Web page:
Vertical Farm Construction – Engisoft Engineering

Vertical Farm Construction - Engisoft Engineering

A vertical farm is known as Growing crops in vertical layers. It frequently uses soilless farming methods like hydroponics, aquaponics, and aeroponics as well as controlled-environment agriculture, which aims to optimize plant growth. Buildings, shipping containers, tunnels, and defunct mine shafts are a few examples of common structures used to house vertical farming systems. Around 30 ha of operational vertical farmland will exist worldwide by the year 2020.

Vertical farms’ goals

By 2050, almost 80% of the world’s population will reside in urban areas, and three billion more people are expected to join that number before then. In addition to creating wholesome green spaces for us, vertical farms expand food production facilities in areas with limited agricultural land. It is viewed as a way to combat the effects of climate change, such as drought, flooding, and temperature changes, while also feeding the world’s expanding population.

Constructing Vertical Farms

The construction of vertical farms differs significantly from that of other high-rise buildings for a variety of reasons. Robotics and automation can help large-scale designs produce high-density yields with faster growth cycles and less resource usage. Water cycles, temperature monitoring, air circulation, lighting controls, and nutrient monitoring are all controlled by microcontrollers.

Some of the typical components found in contemporary vertical farms include the following: Stacked plant racks, Climate regulation, LED bulbs, Aeroponics, Aquaponics (water systems), Automated manufacturing

Vertical Farming Examples

The  AeroFarms in Newark, New Jersey, is anticipated to be the biggest indoor farm in the entire world. It has the capacity to produce up to two million pounds of food annually and is 69,000 square feet in size.The $30 million project is intended to use about 95% less water than traditional farms while enhancing pH balance and temperature to produce the best possible growing conditions. Shigeharu Shimamura’s design for a sizable vertical urban farm is located in Japan. He built the farm inside of a defunct semiconductor factory, and it now has a growing area of 25,000 square feet. Robots have assisted with some farming tasks, such as planting and packaging, but some harvesting tasks are still done by humans.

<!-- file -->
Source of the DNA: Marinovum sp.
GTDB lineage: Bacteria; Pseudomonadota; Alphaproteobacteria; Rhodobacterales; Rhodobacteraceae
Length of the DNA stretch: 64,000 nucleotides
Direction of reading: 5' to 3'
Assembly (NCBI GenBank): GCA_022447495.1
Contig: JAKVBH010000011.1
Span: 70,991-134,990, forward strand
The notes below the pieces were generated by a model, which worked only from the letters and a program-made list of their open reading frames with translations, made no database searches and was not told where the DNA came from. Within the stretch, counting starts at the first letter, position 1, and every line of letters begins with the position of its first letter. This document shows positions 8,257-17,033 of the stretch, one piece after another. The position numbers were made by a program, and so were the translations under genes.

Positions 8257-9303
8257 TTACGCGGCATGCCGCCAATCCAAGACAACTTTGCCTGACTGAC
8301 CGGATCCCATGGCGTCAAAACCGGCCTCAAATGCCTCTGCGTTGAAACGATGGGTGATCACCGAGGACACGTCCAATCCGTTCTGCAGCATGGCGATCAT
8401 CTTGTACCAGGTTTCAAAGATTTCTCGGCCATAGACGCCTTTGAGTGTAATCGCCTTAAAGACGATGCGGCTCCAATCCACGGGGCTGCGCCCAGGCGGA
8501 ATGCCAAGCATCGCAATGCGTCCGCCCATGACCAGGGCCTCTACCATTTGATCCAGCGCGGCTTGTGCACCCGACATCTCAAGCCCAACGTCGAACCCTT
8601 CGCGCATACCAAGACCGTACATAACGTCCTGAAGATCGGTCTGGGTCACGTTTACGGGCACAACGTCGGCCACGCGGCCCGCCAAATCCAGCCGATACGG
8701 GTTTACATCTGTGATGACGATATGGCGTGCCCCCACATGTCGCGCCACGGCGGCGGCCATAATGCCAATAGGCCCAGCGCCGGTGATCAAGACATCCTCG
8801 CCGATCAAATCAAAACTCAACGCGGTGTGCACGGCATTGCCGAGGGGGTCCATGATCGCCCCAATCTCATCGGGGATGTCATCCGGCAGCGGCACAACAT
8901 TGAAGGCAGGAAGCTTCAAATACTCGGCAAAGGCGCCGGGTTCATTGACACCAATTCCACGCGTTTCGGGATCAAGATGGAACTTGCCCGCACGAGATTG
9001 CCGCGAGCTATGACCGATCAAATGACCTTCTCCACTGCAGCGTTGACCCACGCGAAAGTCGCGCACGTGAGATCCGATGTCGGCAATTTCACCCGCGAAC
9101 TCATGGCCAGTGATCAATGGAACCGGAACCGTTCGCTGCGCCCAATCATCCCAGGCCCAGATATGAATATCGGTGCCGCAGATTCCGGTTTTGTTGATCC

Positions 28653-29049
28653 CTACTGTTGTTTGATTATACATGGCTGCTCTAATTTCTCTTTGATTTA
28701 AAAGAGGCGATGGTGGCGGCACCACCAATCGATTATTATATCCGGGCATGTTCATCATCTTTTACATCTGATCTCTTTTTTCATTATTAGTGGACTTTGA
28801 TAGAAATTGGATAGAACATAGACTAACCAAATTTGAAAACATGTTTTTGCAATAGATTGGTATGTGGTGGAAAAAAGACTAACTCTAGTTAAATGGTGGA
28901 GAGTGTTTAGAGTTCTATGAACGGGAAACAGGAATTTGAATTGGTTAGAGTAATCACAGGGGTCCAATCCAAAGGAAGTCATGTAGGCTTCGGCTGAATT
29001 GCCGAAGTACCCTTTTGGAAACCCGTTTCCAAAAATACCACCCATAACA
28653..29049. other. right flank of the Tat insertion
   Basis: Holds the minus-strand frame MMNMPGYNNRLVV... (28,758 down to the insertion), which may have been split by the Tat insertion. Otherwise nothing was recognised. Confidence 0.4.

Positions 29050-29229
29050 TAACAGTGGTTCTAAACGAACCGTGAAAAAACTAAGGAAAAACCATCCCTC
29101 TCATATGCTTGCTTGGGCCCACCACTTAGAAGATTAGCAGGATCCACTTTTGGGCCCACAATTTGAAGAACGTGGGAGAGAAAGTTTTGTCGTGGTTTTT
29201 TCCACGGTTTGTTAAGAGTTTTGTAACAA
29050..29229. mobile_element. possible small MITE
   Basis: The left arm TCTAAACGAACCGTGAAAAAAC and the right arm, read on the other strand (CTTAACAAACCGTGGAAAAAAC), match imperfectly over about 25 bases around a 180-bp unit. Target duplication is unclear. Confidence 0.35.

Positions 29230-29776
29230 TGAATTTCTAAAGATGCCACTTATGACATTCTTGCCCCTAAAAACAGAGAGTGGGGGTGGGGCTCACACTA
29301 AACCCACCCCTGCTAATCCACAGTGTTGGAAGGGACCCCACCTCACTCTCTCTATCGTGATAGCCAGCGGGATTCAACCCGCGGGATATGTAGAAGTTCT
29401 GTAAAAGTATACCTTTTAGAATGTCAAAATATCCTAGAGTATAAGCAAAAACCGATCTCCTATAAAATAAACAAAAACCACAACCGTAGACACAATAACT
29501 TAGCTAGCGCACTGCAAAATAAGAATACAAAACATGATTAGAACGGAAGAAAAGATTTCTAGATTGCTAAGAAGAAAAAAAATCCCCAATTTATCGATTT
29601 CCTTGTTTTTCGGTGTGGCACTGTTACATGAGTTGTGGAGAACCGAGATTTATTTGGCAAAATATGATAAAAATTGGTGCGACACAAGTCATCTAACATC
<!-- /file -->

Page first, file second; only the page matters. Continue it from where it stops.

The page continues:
FarmedHere is a sizable indoor farm located in suburban Chicago. This farm has grown organic food in a delicious and sustainable way using an aquaponic system and a soil-free model. Local markets in the Chicago area sell FarmedHere goods like microgreens, fresh basil, and basil vinaigrette.


What is vertical farming architecture?

The idea behind vertical farming is to grow crops in vertical indoor spaces to produce vegetables all year long while using less land.

What are the advantages of vertical farming?

There are many benefits, including increased productivity in a much smaller space, shortened growing periods, reduced water use, fresh produce grown much closer to the point of consumption, and better food taste.

Which type of vertical farming is the best?

The most common growing method used in vertical farms is hydroponics.

What is the price of a vertical farm?

Energy costs for small vertical farms average $3.45 per square foot, while they average $8.02 for large vertical farms.

Is vertical farming a good idea?

Depending on the crop, a vertically farmed acre can produce the equivalent of four to six soil-based acres, relieving pressure on arable land.

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